The snow sheds were of five basic types.  Where the slope next to the track was steep, the up-hill side of the snow shed consisted of a retaining crib of cedar logs. This crib at one end supported the rafters and the other end the rafter were supported by a framed bent or cross frame.

Type 1 snow shed with complete cribbing.

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See also: Construction of snow shed on the C.P.R., Glacier Park, British Columbia, 1887, copied ca.1902 (McCord Museum, Montreal. 


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When the slope was flatter the crib was only carried up half way, and a framework of posts and rafters built on top.

Type 2

snow shed with cribbing. only half way up.

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See also: Snow sheds. Summer and winter tracks of C.P.R. Summit of (Selkirks) (City of Vancouver Archives. Note summer and winter track, and the Illecillewaet Glacier (top left) and Glacier Station (center right) in the distance.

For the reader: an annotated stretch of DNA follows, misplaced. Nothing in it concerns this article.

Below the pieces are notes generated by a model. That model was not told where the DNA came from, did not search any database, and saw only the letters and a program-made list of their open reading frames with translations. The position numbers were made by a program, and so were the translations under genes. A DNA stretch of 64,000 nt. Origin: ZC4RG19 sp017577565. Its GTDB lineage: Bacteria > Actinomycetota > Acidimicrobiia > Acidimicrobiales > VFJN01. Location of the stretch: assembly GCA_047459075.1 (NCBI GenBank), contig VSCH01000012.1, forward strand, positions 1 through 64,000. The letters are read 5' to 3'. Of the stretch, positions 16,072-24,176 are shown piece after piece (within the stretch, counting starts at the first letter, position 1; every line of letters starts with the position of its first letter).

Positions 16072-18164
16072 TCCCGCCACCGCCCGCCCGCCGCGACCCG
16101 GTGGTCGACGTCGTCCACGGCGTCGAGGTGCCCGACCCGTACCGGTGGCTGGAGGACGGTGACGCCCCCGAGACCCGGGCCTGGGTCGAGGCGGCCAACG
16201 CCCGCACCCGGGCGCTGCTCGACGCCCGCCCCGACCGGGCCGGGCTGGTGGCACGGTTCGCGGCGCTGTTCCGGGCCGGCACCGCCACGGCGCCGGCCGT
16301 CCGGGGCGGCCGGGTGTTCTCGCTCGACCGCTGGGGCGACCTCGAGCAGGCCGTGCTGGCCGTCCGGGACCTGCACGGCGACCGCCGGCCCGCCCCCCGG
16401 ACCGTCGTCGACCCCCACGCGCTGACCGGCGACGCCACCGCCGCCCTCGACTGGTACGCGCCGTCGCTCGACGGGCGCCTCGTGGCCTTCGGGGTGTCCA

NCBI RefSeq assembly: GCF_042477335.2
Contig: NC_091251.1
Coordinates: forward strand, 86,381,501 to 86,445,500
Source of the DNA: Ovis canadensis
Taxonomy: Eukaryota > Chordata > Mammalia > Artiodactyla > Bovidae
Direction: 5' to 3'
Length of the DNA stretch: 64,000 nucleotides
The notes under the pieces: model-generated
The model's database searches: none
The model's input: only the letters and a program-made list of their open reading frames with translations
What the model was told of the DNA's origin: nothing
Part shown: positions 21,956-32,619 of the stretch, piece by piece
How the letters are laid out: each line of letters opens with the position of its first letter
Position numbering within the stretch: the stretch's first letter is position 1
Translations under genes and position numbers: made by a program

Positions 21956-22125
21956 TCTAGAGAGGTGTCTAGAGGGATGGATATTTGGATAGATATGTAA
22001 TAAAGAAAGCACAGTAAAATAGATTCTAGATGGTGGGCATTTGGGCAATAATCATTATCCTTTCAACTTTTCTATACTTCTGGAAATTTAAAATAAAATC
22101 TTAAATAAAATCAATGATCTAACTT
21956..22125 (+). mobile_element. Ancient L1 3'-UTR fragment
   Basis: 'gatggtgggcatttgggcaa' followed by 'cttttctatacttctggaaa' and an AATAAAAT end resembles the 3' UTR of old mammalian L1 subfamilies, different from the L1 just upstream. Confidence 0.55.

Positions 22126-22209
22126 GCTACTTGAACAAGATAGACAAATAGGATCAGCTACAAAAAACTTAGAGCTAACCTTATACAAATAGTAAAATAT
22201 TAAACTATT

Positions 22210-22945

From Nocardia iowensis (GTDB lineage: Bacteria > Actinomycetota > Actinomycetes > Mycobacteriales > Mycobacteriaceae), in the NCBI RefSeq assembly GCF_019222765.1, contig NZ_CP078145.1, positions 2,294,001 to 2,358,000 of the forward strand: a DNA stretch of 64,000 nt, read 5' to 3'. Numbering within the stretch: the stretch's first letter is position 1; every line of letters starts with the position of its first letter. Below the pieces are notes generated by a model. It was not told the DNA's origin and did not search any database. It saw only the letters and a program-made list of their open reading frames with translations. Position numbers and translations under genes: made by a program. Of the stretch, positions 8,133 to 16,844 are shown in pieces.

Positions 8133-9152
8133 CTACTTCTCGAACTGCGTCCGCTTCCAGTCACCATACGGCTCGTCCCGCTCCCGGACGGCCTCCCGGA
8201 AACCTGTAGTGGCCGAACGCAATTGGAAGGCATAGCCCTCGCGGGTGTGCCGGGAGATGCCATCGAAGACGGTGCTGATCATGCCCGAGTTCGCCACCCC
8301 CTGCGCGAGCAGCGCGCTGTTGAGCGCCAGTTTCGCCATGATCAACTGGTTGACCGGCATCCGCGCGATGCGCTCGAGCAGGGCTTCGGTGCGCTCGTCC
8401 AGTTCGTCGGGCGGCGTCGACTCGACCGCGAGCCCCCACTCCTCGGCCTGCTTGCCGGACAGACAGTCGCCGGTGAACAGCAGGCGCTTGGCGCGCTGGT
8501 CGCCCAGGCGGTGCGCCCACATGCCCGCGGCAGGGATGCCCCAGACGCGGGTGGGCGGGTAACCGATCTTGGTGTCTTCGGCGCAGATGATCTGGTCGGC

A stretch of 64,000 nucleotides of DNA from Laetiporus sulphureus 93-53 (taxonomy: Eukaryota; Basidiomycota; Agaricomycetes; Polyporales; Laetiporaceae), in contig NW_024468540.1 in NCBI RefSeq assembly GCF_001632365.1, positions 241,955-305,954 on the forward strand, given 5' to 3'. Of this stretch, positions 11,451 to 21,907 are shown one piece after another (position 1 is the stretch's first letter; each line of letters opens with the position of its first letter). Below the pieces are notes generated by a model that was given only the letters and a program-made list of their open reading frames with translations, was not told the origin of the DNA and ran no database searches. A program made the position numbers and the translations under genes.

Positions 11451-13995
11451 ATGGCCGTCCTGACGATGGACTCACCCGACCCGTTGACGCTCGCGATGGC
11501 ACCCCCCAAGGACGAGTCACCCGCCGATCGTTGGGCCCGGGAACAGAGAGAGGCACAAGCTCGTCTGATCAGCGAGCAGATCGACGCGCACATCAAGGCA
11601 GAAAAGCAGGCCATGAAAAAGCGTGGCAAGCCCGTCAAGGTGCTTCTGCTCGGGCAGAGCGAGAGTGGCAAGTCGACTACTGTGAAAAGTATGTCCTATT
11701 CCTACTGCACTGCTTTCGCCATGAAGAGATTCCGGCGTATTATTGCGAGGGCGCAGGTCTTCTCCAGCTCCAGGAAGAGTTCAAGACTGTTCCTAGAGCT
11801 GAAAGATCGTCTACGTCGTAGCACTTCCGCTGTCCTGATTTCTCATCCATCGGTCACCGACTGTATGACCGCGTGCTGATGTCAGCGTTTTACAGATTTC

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A third design of snow shed had no cribbing at all.

Type 3 snow shed with no cribbing.

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See also: Snow shed and tunnel, Illecillewaet Canyon, Selkirk Mts. (City of Vancouver Archives.


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A fourth, known as the valley type, had cribs on both sides and the rafters laid directly across and was used where slides may be expected from either side.

The fifth type is used in deep side-hill rock cuts or places where the slide must fall nearly vertically on the shed. In this case, the rafters are in effect trussed, and the sheds more strongly built than usual.

See: Snow sheds near Glacier Station, Selkirk Mountains, BC, about 1890 (McCord Museum, Montreal.


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If slides were expected from both sides of the track, cribbing was built on both sides and the rafters laid directly across.


As the sheds were prone to fires started by passing trains or encroaching forest fires, the sheds were often split into short lengths separated by fire-breaks. Heavy V-shaped cribs, were placed above the ends of the sheds to guide a slide over the adjacent sheds. The sheds also had piping and water available to put out any fires. Watchmen were stationed year round to inspect the sheds before and after a train passed and ensure their safety.


Van Horne had summer tracks built past some of the snow sheds so that summer travellers could enjoy the breathtaking views of the upper Illecillewaet Valley and Glacier. This also reduced the risk of fires.